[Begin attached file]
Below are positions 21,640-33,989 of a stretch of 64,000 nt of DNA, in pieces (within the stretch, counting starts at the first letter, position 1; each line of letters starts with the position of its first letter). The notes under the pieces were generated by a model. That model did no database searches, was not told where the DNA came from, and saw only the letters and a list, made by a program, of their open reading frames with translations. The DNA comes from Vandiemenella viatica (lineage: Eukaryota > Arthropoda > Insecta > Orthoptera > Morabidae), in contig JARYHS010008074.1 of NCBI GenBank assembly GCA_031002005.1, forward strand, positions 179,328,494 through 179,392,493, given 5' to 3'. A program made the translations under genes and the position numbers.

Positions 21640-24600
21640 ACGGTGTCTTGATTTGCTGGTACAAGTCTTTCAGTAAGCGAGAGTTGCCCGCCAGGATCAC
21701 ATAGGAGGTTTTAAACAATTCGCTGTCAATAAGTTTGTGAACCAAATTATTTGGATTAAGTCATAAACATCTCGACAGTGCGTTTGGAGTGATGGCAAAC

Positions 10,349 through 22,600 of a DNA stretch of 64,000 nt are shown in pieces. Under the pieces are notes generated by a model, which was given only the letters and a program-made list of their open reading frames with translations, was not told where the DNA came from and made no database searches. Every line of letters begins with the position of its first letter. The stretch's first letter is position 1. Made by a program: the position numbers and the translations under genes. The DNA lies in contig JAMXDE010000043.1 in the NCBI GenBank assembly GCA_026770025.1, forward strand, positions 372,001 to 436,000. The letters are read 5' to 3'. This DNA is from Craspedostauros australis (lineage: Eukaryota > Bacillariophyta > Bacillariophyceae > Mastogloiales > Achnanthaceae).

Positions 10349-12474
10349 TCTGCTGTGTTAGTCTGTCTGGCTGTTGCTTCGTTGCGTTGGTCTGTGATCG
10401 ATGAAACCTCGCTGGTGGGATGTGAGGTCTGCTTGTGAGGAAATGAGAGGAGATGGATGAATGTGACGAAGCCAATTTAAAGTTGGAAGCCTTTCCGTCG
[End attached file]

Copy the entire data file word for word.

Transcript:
Below are positions 21,640-33,989 of a stretch of 64,000 nt of DNA, in pieces (within the stretch, counting starts at the first letter, position 1; each line of letters starts with the position of its first letter). The notes under the pieces were generated by a model. That model did no database searches, was not told where the DNA came from, and saw only the letters and a list, made by a program, of their open reading frames with translations. The DNA comes from Vandiemenella viatica (lineage: Eukaryota > Arthropoda > Insecta > Orthoptera > Morabidae), in contig JARYHS010008074.1 of NCBI GenBank assembly GCA_031002005.1, forward strand, positions 179,328,494 through 179,392,493, given 5' to 3'. A program made the translations under genes and the position numbers.

Positions 21640-24600
21640 ACGGTGTCTTGATTTGCTGGTACAAGTCTTTCAGTAAGCGAGAGTTGCCCGCCAGGATCAC
21701 ATAGGAGGTTTTAAACAATTCGCTGTCAATAAGTTTGTGAACCAAATTATTTGGATTAAGTCATAAACATCTCGACAGTGCGTTTGGAGTGATGGCAAAC

Positions 10,349 through 22,600 of a DNA stretch of 64,000 nt are shown in pieces. Under the pieces are notes generated by a model, which was given only the letters and a program-made list of their open reading frames with translations, was not told where the DNA came from and made no database searches. Every line of letters begins with the position of its first letter. The stretch's first letter is position 1. Made by a program: the position numbers and the translations under genes. The DNA lies in contig JAMXDE010000043.1 in the NCBI GenBank assembly GCA_026770025.1, forward strand, positions 372,001 to 436,000. The letters are read 5' to 3'. This DNA is from Craspedostauros australis (lineage: Eukaryota > Bacillariophyta > Bacillariophyceae > Mastogloiales > Achnanthaceae).

Positions 10349-12474
10349 TCTGCTGTGTTAGTCTGTCTGGCTGTTGCTTCGTTGCGTTGGTCTGTGATCG
10401 ATGAAACCTCGCTGGTGGGATGTGAGGTCTGCTTGTGAGGAAATGAGAGGAGATGGATGAATGTGACGAAGCCAATTTAAAGTTGGAAGCCTTTCCGTCG